If you don’t remember Chuck’s Buffalo map, here it is again to refresh your memory:
Sunday, July 31st, 2011
Wendell Cox provoked a bit of a predictable tempest with his recent piece on migration, “The Decade of the South.” I suspect Cox relishes his role as provocateur-in-chief. So I’ll let him provoke me into summarizing some of the thoughts I’ve had on migration.
There’s a school of thought at that net domestic migration is the primary statistic of urban health. I believe I’ve even said something of the sort myself. In this logic, people are “voting with their feet” about which cities and states are implementing the best policies.
Of course, this creates a challenge for urbanists because the migration data is all away from major dense urban cores towards the South and various Sprawlville, USA’s. Hence when these numbers are thrown in their faces, they dismiss or discount them.
But people who don’t believe this tells the whole story are quick to understand the power of migration logic in other situations. Cities that are attractive to international immigrants are feted, as are those that hoovering up the “creative class”. Becoming a preferred migration destination for “talent” is a standard paradigm in urbanist development circles. And of course the slowing of migration to the Sun Belt and a nascent back to the city movement have been heralded by some as the end or reversal of previous trends.
So I think at some level, we all realize that migration matters. The question is, what is it telling us? I won’t pretend to have all the answers, but wanted to share a few thoughts around various aspects of this.
Vote With Your Feet
This seems to be the dominant paradigm, and there is clearly something to it. In this view, people decide to relocate based on various factors like taxes and regulation, cost of living, amenities, type of environment, economic opportunity, and more.
If you look at the Midwest, the cities that are doing well on most measures – Columbus, Indianapolis, Kansas City, and Minneapolis – also have net in-migration or are nearly neutral, while places like Detroit and Cleveland are losing people. Chicago is an interesting counter-example of a place that is conventionally viewed to be successful but has net out-migration. I’ll return to that in a bit.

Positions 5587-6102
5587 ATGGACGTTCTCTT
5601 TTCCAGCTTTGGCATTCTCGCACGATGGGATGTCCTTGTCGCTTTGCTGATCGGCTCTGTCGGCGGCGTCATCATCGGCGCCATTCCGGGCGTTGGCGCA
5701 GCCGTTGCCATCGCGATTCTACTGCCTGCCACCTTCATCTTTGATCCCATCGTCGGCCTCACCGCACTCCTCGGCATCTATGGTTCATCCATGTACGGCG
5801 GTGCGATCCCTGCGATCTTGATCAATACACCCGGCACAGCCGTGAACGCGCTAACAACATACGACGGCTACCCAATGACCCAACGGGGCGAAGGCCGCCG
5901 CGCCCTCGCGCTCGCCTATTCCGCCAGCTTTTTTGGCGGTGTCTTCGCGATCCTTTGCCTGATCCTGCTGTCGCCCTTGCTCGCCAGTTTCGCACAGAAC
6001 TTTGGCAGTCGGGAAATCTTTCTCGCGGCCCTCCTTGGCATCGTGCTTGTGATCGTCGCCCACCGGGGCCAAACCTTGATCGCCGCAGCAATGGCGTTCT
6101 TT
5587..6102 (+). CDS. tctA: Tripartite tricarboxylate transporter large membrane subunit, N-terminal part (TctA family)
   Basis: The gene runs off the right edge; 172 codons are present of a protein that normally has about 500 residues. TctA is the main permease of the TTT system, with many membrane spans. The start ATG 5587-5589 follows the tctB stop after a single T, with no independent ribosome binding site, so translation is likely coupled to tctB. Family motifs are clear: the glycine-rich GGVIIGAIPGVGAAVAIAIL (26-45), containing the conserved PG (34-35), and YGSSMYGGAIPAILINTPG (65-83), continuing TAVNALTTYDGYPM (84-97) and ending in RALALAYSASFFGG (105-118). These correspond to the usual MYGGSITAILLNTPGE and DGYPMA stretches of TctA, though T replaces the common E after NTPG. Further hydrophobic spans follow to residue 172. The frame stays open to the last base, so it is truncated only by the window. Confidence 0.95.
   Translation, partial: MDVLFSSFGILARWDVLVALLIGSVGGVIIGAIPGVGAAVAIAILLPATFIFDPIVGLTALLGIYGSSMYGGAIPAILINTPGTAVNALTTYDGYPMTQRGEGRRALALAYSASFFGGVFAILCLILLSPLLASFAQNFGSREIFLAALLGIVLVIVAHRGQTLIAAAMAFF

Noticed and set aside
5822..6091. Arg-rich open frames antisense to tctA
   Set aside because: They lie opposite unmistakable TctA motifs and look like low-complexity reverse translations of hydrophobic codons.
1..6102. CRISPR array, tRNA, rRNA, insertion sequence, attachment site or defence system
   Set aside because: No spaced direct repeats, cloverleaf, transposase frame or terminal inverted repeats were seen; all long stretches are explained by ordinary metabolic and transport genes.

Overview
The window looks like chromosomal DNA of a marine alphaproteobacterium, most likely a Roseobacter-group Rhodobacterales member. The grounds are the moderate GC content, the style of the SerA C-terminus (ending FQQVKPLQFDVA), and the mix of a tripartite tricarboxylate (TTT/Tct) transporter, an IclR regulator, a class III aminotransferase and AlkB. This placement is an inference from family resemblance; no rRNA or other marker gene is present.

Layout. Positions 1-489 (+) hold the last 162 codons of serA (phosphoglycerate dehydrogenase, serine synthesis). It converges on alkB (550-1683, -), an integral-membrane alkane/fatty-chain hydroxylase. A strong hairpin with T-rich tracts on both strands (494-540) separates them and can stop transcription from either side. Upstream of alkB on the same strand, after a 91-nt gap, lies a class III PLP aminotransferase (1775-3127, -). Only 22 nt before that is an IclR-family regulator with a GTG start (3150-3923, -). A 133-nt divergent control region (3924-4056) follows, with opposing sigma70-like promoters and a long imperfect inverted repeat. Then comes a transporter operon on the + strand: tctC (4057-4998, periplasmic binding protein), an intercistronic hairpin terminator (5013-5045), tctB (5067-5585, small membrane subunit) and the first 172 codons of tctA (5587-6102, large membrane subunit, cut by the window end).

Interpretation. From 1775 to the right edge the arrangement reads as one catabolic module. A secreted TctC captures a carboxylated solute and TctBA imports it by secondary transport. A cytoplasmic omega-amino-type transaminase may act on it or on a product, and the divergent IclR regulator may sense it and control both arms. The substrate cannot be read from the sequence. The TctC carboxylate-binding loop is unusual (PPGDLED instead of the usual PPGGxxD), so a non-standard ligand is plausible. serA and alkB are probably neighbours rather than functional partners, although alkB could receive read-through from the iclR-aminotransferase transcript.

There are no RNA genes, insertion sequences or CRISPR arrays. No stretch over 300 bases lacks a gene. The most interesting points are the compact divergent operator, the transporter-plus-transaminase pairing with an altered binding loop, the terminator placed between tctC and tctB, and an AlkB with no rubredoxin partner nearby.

We also see that talent hubs like Seattle, Austin, Portland, and Raleigh are seeing people move in. They are certainly out performing many other less sexy locales.
And Austin of course is in Texas, where huge numbers of people have moved. As much as we urbanists might not like it, the Texas story is real. The state has generated enormous numbers of new jobs, a total unmatched by other states. The same is true of many other southern places.
So clearly there is something to this notion of voting with your feet.
The Limits of Net Migration
But when we look behind the numbers, we start to see interesting patterns emerge. First off, migration isn’t uniform within states. Cox notes that Ohio had huge out-migration and categorized it as an “economic basket case”, yet Columbus has in-migration. Indiana is losing people, but Indianapolis is not. Nor are suburban areas near Louisville and Cincinnati. Given that different regions within the same state perform very differently, state level policies like tax rates and right to work laws can’t be the only answer.
So although “vote with your feet” has validity, perhaps there are other dynamics at work.
Greenfields vs. Brownfields
The South is frequently touted as a place whose favorable tax and labor climate is attracting business. But that is far from uniform. Places like Atlanta exploded into major business centers, other cities did not. In Tennessee, Nashville is thriving while Memphis is not. The south even has outright Rust Belt cities like Birmingham. Why are there so many struggling places in this nominally favorable environment?
Jim Russell suggests another key driver of the move to the south is the enormous advantages of greenfield development:
Bankrupt Birmingham is located in Alabama, a right-to-work state. Tennessee also has this distinction and is home to recovering industrial-dependent Chattanooga. Both the South and the North experienced an implosion of the manufacturing sector. Supposedly better state policies in the Sun Belt didn’t save any of those places from this fate. Why would it work magic in Pennsylvania for Erie?